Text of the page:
In Meeks v. AutoZone, the California Court of Appeal recently found me too evidence to have “unquestionable” probative value.
If the #MeToo Movement has taught anything, it is that there is strength in numbers. Because sexual harassment cases often involve a great deal of “he said/she said” testimony, the introduction of “me too” evidence at trial has become a vital method of establishing an employer’s liability for sexual harassment. In the employment context, me too evidence provides evidence of an employer’s discrimination or harassment toward other similarly situated employees. As the California Court of Appeal has stated, “the probative value of [me too] evidence is unquestionable.” 1 The evidentiary strength of me too evidence was affirmed in a recent sexual harassment case, Meeks v. AutoZone, Inc.2.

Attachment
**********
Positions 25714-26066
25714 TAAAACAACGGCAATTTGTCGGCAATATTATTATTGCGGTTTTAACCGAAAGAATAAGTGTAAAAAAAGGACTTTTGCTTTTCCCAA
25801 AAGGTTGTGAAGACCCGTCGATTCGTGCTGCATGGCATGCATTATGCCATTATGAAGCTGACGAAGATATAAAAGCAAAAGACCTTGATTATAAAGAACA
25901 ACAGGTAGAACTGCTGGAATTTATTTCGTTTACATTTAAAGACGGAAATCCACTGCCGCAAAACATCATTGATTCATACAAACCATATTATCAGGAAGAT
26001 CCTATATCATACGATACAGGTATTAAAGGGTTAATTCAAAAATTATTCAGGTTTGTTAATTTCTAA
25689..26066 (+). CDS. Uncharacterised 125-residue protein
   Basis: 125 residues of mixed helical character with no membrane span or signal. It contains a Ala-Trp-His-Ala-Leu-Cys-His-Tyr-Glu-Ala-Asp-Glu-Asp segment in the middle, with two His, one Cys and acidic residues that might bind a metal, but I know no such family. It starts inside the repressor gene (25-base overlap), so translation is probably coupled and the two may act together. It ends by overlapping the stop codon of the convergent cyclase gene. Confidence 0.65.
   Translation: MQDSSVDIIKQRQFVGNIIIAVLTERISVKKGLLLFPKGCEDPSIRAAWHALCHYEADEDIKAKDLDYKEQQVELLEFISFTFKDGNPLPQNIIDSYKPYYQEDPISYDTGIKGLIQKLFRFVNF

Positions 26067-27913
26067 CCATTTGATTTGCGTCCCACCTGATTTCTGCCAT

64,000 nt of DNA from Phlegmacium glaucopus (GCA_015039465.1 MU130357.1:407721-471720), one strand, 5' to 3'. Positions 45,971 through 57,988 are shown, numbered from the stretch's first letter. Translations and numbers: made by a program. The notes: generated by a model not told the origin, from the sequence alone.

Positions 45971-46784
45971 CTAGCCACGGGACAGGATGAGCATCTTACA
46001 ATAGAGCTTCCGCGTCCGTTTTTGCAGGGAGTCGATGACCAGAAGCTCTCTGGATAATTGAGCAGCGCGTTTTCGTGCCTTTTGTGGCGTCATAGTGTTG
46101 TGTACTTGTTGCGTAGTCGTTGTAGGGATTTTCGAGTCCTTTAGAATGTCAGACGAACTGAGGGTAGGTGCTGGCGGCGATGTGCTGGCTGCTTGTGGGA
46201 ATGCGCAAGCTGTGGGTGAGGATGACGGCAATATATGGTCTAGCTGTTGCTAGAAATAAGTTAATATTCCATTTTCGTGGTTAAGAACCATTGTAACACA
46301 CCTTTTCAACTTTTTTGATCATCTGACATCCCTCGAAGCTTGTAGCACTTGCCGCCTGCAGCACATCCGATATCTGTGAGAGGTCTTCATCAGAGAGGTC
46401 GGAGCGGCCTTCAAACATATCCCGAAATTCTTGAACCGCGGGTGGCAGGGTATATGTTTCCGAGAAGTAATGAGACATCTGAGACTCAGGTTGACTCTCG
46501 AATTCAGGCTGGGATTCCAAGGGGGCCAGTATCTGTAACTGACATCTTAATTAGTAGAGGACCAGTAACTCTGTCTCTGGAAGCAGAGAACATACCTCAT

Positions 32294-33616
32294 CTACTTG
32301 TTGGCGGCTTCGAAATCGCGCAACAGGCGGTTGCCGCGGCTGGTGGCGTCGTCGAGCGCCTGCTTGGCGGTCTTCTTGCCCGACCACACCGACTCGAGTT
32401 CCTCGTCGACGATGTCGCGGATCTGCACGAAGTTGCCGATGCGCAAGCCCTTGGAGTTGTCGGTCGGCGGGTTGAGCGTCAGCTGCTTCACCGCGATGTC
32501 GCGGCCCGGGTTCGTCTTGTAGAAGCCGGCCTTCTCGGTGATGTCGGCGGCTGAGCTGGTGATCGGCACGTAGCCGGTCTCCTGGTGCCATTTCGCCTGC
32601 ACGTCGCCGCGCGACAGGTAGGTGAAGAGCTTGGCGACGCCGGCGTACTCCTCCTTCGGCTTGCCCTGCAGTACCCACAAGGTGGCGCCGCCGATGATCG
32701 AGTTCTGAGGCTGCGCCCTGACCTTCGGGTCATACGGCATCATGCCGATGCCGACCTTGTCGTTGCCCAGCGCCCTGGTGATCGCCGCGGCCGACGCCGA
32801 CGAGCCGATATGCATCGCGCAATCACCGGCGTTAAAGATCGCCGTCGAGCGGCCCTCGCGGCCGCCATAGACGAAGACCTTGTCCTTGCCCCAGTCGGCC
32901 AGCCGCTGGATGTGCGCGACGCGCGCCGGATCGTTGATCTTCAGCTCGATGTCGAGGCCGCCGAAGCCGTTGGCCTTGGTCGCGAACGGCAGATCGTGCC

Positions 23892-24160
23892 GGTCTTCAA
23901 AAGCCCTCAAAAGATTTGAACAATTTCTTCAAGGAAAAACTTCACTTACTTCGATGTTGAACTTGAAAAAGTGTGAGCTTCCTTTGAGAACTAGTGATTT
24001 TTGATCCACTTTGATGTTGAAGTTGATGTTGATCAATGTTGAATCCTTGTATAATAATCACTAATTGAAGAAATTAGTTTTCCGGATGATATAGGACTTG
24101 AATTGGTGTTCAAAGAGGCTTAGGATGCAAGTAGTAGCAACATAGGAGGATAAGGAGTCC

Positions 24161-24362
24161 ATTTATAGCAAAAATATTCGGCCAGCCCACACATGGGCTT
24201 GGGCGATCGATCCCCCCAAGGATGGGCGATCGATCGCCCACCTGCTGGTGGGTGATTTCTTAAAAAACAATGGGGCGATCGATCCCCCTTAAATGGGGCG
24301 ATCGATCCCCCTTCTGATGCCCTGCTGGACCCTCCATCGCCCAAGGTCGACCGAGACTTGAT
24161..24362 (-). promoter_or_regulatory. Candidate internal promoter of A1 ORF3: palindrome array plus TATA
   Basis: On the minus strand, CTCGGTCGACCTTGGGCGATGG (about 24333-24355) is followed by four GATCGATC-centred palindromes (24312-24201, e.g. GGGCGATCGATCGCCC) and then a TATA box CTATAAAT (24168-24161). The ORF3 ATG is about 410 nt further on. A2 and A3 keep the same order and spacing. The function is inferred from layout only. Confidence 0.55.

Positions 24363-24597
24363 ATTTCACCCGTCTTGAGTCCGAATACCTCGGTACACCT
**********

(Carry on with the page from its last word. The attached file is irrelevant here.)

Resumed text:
Continue reading full article at Los Angeles Lawyer >>